Wildfires in Maui Become Largest Natural Disaster Ever in Hawaii
Updated: Aug 21
On the daily drive to school, I go past a house that burned down a few years ago and was never rebuilt, the black skeleton of the house standing out against the greenery around it. This made me start thinking about the numerous wildfires that have burned across the United States.
Recently, wildfires have blazed across the Hawaiian island of Maui, killing at least 114 people, with 850 missing. The fires were spread in part by strong winds from Hurricane Dora to the south, along with an ongoing drought that worsened. Hundreds of buildings are estimated to have been burned to the ground or damaged, causing estimated billions of dollars in losses, and the neighborhood of Lahaina, a tourist center in western Maui, has been completely destroyed. These fires mark the largest natural disaster in Hawaii’s history and the deadliest fires in the US in more than a century. President Joe Biden has approved a disaster declaration, giving federal aid to help in Maui’s recovery.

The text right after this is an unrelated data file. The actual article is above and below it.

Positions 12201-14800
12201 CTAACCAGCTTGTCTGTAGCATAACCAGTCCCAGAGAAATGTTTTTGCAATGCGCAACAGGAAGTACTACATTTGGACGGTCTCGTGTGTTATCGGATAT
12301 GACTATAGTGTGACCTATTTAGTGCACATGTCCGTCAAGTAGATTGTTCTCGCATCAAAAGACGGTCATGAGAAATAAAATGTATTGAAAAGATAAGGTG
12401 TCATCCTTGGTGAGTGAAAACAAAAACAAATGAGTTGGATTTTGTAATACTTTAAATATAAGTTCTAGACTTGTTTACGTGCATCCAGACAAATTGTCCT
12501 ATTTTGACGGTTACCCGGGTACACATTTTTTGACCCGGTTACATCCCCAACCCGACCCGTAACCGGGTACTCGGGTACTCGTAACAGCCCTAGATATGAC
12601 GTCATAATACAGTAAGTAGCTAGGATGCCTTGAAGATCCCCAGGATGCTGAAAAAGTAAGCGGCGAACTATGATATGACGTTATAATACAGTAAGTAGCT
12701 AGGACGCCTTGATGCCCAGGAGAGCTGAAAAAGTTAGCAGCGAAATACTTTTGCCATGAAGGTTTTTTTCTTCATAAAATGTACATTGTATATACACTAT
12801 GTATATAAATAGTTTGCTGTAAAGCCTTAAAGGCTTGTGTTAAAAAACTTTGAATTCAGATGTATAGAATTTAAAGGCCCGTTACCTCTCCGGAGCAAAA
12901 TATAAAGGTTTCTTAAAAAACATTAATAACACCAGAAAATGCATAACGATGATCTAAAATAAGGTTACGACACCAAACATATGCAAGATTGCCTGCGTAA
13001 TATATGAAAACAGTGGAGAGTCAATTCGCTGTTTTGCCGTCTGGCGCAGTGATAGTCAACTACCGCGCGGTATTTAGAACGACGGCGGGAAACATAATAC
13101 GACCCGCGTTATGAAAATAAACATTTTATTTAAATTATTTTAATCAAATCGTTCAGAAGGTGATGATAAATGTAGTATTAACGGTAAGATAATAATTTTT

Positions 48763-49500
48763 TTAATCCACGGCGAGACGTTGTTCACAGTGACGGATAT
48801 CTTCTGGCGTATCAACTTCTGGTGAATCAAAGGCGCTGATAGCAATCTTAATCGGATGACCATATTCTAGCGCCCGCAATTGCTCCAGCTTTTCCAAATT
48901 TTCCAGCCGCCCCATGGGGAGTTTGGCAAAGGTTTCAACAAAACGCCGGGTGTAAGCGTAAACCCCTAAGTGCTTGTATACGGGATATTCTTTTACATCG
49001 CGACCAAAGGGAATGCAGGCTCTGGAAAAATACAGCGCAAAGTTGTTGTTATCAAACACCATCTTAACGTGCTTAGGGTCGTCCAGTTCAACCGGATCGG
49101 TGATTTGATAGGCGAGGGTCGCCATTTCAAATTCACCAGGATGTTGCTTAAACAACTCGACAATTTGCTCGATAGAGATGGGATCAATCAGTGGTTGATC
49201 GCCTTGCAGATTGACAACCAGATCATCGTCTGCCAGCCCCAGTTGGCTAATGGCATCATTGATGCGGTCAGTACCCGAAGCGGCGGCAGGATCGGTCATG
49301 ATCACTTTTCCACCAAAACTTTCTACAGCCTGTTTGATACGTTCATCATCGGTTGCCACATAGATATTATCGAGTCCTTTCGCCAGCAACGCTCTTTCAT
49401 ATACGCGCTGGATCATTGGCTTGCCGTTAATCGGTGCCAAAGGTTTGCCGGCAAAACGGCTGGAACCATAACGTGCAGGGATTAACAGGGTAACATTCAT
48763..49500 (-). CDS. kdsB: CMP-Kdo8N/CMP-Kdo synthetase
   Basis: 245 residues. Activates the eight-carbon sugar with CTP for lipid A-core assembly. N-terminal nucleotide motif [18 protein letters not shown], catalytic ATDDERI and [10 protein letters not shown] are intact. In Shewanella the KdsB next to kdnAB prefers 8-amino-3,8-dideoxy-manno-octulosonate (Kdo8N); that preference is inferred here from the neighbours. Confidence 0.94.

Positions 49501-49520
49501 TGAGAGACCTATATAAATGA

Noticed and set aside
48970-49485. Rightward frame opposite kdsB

Besides the fatalities that have been accounted for, there are people missing with rescue efforts facing challenges of power outages and no cellular service. With the amount of people being relocated, there’s not enough long-term shelter and an overwhelming number of patients at hospitals. However, visitors have been relocated, with airlines increasing capacity and some dropping fares.
The warming climate has a large role in the eruption of these fires and everyone must play their part to help slow global warming and climate change.